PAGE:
Making Business Ethics a Cumulative Science

Such is the goal of Jonathan Haidt and Linda Trevino in a recent Nature article. “Imagine a world,” they write,

in which medical researchers did experiments on rats, but never on people. Furthermore, suppose that doctors ignored the rat literature entirely. Instead, they talked to each other and swapped tips, based on their own clinical experience. In such a world medicine would not be the cumulative science that we know today.

That fanciful clinical world is the world of business ethics research. University researchers do experiments, mostly on students who come into the lab for pay or course credit. Experiments are run carefully, social and cognitive processes are elucidated, and articles get published in academic journals. But business leaders do not read these journals, and rarely even read about the studies second-hand. Instead, when they think and talk about ethics, they rely on their own experience, and the experience of their friends. CEOs share their insights on ethical leadership. Ethics and compliance officers meet at conferences to swap ‘best practices’ that haven’t been research-tested. There are fads, but there is no clear progress.

The authors argue that societies “would be vastly better off if we could improve business ethics. Efficiency would improve (, enlarging the pie, and workers would be treated better, removing some of the animus directed toward capitalism and free trade in recent years.” However, three obstacles stand in the way:

  1. The hyper-complexity of business ethics: Proper business ethics requires understanding of “the individual, the group, and the legal and cultural ecosystem” as well as “the alignment (or misalignment) across levels, and within each level.”
  2. The risk aversion of firms: “Why take unnecessary risks by inviting strangers in to poke around and ask questions, knowing that these strangers will then publish their findings, even if they say they will hide the name of your company? Request denied.”
  3. The siloed data problem: “[W]hen it comes to sharing data, the walls are higher. Data is normally kept private and only shared with other researchers under limited conditions, particularly when it benefits the researchers in some way. When those data are (rarely) gathered from real companies, which are concerned about downside risk, the walls are even higher…Most companies collect little or no data about their ethical culture, and if they do, they most likely would not share it with anyone.”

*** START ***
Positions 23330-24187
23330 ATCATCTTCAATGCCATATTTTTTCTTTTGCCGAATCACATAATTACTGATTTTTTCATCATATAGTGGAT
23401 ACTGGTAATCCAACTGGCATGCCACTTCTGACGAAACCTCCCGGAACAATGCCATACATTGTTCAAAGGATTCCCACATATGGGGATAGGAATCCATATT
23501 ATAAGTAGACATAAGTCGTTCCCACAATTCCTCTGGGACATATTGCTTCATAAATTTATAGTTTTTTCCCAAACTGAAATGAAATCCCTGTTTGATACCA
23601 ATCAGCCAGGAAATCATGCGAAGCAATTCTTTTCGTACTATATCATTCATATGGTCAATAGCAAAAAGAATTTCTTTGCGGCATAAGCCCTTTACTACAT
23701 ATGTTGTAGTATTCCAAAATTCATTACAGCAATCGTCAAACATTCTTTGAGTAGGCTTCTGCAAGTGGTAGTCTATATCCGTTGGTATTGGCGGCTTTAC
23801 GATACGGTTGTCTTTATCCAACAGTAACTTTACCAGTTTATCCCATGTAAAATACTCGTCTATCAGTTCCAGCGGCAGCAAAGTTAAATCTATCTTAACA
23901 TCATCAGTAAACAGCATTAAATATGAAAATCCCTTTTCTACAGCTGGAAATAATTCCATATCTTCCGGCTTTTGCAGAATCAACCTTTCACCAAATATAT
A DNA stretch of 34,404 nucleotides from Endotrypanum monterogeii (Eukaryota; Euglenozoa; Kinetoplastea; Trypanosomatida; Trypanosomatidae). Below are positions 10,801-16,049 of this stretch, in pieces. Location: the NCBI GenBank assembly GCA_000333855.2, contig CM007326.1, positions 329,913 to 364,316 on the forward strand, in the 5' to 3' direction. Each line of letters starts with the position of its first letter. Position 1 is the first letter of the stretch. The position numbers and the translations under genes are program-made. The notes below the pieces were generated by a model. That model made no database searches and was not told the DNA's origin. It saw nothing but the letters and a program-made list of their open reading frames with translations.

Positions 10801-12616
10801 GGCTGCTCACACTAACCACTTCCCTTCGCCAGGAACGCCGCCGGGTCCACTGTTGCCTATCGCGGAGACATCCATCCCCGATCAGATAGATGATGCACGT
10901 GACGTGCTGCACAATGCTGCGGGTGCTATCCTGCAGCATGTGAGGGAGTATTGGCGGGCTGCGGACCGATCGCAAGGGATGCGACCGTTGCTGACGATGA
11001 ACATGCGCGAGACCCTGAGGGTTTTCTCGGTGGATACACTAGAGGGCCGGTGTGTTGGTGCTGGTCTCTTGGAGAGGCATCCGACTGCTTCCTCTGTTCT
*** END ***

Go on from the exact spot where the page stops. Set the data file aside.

Haidt and Trevino continue,

What can we do to get the business and research communities together, and to establish the sorts of long-standing trusting relationships that can lead to longitudinal studies in which data is gathered using the same instruments over the course of several years and many companies, while various interventions are tested? This is the holy grail of business ethics research.

In 2014, a group of ethics researchers from many subdisciplines came together to form a research collaborative called Ethical Systems (see We were formed to address the hyper-complexity problem. We began by summarizing the existing research on topics as varied as accounting, fairness, business law, human rights, conflicts of interest, ethical culture, and whistle-blowing. Our initial goal was to aggregate the vast and varied research literature and make it accessible — always for free — to business leaders and especially to ethics and compliance officers. (Because culture and regulatory frameworks differ by country, we have limited our work to the United States so far, but we plan to expand globally in the future.)

Our second goal was to bring researchers together from multiple subfields and link them to the many business leaders who have begun to realize that they can’t just focus on compliance with regulations; they must invest in improving their ethical cultures. We have found a great deal of interest in working together from all the relevant groups — including federal regulators.

This is an exciting development.